EPA says cyberattacks against U.S. water system on the rise

Cyberattacks against water utilities across the country are becoming more frequent and more severe, the Environmental Protection Agency warned Monday as it issued an enforcement alert urging water systems to take immediate actions to protect the nation's drinking water.

The nation's more than 148,000 public water systems are locally owned and operated on a wide range of budgets.

"So that means a lot of these systems are stretched thin fiscally. They just have enough budget to keep the water system running," said Rick Geddes, a professor of infrastructure policy at Cornell University.

Tech in recent years has become increasingly vital in maintaining water systems and the EPA reported that roughly 70% of utilities inspected by federal officials over the last year violated standards meant to prevent breaches or other intrusions.

"If a cyber-attack could engineer a shutdown of the power to a water plant, it would stop the water from flowing," said Geddes.

The agency reports that the potential consequences of cyberattacks on drinking and wastewater systems include interruptions to treatment and storage; damage to pumps and valves; and hazardous changes to chemical levels in our water.

"Cybersecurity is not something they’ve focused on as much as say large power grids, so this is sort of new to them and it again a wake-up call," Geddess told FOX 5.

Recent attacks are not just by private entities. Some recent hacks of water utilities are linked to geopolitical rivals, and could lead to the disruption of the supply of safe water to homes and businesses.

McCabe named China, Russia and Iran as the countries that are "actively seeking the capability to disable U.S. critical infrastructure, including water and wastewater."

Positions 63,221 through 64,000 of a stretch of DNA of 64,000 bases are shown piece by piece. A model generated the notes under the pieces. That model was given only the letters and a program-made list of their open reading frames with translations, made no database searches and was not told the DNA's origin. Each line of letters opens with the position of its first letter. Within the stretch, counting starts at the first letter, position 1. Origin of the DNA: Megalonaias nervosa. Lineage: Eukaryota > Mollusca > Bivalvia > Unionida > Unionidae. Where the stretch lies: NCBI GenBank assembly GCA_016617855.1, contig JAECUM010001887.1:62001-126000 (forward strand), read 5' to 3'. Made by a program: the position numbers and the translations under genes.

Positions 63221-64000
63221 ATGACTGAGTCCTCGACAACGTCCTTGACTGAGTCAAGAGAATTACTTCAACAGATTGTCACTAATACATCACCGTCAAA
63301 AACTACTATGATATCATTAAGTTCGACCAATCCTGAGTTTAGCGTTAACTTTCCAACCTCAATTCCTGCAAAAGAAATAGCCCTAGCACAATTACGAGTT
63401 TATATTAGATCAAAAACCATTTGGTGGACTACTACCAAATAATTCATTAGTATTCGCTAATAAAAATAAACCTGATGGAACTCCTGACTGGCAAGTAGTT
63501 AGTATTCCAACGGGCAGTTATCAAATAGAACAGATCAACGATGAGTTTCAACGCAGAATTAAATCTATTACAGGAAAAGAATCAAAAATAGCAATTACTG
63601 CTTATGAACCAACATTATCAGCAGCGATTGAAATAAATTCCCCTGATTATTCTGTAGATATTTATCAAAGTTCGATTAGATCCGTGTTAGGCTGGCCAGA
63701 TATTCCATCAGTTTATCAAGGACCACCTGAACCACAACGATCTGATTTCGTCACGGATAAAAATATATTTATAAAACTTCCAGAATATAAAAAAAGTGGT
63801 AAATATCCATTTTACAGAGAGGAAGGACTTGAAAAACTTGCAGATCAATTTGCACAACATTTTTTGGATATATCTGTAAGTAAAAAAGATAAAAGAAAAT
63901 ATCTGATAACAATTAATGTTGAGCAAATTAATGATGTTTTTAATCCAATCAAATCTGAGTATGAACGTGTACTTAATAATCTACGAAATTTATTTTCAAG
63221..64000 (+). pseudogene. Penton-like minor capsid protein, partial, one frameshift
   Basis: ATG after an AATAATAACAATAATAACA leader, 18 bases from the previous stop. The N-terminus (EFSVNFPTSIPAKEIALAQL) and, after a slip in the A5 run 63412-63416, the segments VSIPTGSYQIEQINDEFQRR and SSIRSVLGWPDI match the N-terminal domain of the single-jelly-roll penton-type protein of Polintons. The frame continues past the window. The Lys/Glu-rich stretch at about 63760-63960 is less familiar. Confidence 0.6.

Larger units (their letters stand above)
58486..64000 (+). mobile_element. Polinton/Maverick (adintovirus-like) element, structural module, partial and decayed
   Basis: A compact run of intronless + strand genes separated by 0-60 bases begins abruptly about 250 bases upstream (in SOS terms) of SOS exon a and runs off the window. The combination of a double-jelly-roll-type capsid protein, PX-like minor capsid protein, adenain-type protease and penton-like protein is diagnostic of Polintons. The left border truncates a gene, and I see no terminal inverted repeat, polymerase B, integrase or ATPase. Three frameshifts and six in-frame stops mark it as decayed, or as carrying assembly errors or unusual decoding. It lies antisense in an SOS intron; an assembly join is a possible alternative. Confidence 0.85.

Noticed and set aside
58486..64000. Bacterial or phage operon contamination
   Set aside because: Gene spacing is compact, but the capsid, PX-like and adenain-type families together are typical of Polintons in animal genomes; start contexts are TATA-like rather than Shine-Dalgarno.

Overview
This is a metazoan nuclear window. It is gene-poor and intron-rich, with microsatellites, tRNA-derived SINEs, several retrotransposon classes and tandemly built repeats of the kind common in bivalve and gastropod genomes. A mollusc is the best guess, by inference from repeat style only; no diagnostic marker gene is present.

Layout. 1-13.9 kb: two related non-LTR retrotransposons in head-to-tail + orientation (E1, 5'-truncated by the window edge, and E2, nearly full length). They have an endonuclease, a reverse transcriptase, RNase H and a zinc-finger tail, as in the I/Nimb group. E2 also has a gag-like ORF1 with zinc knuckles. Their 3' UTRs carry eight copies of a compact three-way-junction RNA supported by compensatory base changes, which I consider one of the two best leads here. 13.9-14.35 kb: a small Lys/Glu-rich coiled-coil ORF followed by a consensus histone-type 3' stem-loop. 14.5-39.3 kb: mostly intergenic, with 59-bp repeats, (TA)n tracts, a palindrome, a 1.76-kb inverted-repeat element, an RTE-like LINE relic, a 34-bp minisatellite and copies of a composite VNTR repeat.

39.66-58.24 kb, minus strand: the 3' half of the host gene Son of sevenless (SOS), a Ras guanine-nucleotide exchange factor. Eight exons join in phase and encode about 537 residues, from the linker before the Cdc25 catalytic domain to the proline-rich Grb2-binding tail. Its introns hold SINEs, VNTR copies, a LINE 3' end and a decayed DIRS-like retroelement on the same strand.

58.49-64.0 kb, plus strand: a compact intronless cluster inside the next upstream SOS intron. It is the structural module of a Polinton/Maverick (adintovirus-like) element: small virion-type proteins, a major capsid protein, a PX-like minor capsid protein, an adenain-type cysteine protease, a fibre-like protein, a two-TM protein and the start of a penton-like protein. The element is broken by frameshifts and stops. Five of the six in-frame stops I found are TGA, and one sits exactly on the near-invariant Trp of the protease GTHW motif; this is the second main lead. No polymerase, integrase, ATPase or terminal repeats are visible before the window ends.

Late last year, an Iranian-linked group called "Cyber Av3ngers" targeted multiple organizations including a small Pennsylvania town's water provider, forcing it to switch from a remote pump to manual operations. They were going after an Israeli-made device used by the utility in the wake of Israel's war against Hamas.

Earlier this year, a Russian-linked "hacktivist" tried to disrupt operations at several Texas utilities.

A cyber group linked to China and known as Volt Typhoon has compromised information technology of multiple critical infrastructure systems, including drinking water, in the United States and its territories, U.S. officials said. Cybersecurity experts believe the China-aligned group is positioning itself for potential cyberattacks in the event of armed conflict or rising geopolitical tensions.

Now, the EPA is instructing water providers to consistently change passwords, develop stronger risk assessment plans, and set up backup systems.

The EPA is also offering federal assistance to take those steps but, cybersecurity expert Robert Siciliano recommends the systems invest in third parties.

"Manage security service providers are third-party security services that will provide vulnerability scanning, antivirus, and system upgrades to prevent intrusions," said Siciliano.

Though smaller staffs and tighter budgets in smaller water systems across the country complicate building a defense against cyberattacks, the E-P-A advises all water systems to take the necessary steps to prevent attacks.